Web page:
After suspending operations last Friday, the XFL today filed for Chapter 11 bankruptcy.
The XFL issued a statement on the decision:
The XFL quickly captured the hearts and imaginations of millions of people who love football. Unfortunately, as a new enterprise, we were not insulated from the harsh economic impacts and uncertainties caused by the COVID-19 crisis. Accordingly, we have filed a voluntary petition for relief under Chapter 11 of the U.S. Bankruptcy Code. This is a heartbreaking time for many, including our passionate fans, players and staff, and we are thankful to them, our television partners, and the many Americans who rallied to the XFL for the love of football.
The bankruptcy was filed for by Vince McMahon’s Alpha Entertainment. It lists that the league has both $10-50 million in estimated assets and estimated liabilities.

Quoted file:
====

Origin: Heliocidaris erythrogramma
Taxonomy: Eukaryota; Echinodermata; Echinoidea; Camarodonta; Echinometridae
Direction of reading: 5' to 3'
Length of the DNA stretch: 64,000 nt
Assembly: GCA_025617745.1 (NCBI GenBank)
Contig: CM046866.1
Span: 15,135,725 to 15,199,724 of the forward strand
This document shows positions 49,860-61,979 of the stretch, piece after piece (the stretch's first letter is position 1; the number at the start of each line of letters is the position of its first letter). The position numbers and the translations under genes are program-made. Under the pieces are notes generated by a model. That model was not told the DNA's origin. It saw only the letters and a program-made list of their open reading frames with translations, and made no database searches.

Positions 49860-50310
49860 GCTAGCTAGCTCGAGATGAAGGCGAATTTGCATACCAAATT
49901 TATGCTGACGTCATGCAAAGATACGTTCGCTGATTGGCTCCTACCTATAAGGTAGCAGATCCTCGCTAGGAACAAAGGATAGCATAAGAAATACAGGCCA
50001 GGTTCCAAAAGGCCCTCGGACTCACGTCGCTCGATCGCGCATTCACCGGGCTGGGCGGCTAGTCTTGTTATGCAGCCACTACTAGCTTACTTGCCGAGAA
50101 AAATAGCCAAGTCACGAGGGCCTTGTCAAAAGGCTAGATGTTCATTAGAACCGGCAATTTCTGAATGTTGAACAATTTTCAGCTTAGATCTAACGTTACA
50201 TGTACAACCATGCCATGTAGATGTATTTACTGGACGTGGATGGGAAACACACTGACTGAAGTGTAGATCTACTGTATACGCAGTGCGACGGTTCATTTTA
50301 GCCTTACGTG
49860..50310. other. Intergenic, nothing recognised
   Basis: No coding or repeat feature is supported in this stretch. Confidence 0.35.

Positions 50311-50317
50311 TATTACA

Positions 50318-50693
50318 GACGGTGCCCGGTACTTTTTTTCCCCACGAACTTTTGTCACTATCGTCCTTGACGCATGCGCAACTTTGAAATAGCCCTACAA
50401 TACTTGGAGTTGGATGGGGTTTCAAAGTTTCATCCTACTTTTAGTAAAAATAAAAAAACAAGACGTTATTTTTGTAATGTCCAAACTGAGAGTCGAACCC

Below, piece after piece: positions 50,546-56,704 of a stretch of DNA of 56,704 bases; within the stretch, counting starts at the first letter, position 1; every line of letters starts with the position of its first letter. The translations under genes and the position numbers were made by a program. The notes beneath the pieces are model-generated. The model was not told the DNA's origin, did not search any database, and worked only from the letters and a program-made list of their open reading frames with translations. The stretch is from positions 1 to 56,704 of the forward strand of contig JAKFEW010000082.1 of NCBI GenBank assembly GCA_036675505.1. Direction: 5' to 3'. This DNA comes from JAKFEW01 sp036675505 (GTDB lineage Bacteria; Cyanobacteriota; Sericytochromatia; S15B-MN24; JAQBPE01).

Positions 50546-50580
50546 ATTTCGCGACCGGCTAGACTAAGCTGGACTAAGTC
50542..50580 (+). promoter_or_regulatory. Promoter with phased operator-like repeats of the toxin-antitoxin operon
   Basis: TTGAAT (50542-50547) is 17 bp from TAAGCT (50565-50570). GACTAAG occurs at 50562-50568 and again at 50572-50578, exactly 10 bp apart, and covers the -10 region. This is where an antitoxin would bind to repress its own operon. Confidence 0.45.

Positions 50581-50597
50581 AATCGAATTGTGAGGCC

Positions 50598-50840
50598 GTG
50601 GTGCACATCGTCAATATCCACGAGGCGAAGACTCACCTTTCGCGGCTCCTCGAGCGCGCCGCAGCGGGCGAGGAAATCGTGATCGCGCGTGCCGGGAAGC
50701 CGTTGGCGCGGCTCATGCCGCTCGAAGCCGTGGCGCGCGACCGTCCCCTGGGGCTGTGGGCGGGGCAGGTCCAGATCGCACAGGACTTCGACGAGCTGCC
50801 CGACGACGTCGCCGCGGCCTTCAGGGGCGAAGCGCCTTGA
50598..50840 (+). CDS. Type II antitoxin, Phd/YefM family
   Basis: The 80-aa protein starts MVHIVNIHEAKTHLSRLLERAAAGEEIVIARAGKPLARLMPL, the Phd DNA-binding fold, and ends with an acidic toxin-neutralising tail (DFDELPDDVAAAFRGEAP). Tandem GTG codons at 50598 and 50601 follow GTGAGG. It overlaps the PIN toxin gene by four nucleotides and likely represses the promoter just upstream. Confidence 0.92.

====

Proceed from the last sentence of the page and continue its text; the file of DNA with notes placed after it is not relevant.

McMahon owns 100 percent of Class A shares and 76.5 percent of Class B shares, while WWE owns 23.5 percent of Class B shares.
Sports Business Journal’s Austin Karp tweeted: “An XFL source tells me the league is in fact for sale as part of bankruptcy process. XFL still intends to return all ticket funds to fans (as @BenFischerSBJ reported Friday).” ESPN also wrote that a source close to the bankruptcy filing said the XFL could be sold during the process.
TMZ Sports reported that sources told them the coronavirus pandemic caused the XFL to lose “tens of millions in revenue.” Their report also stated that XFL employees were paid their full wages up until April 12, along with any accrued vacation days.
XFL head coaches and general managers Bob Stoops ($1,083,333.33), Marc Trestman ($777,777.78), Jonathan Hayes ($633,333.33), Winston Moss ($583,333.33), Kevin Gilbride ($583,333.33), June Jones ($583,333.33), and Jim Zorn ($583,333.33) are listed among the league’s top 25 creditors with the largest unsecured claims.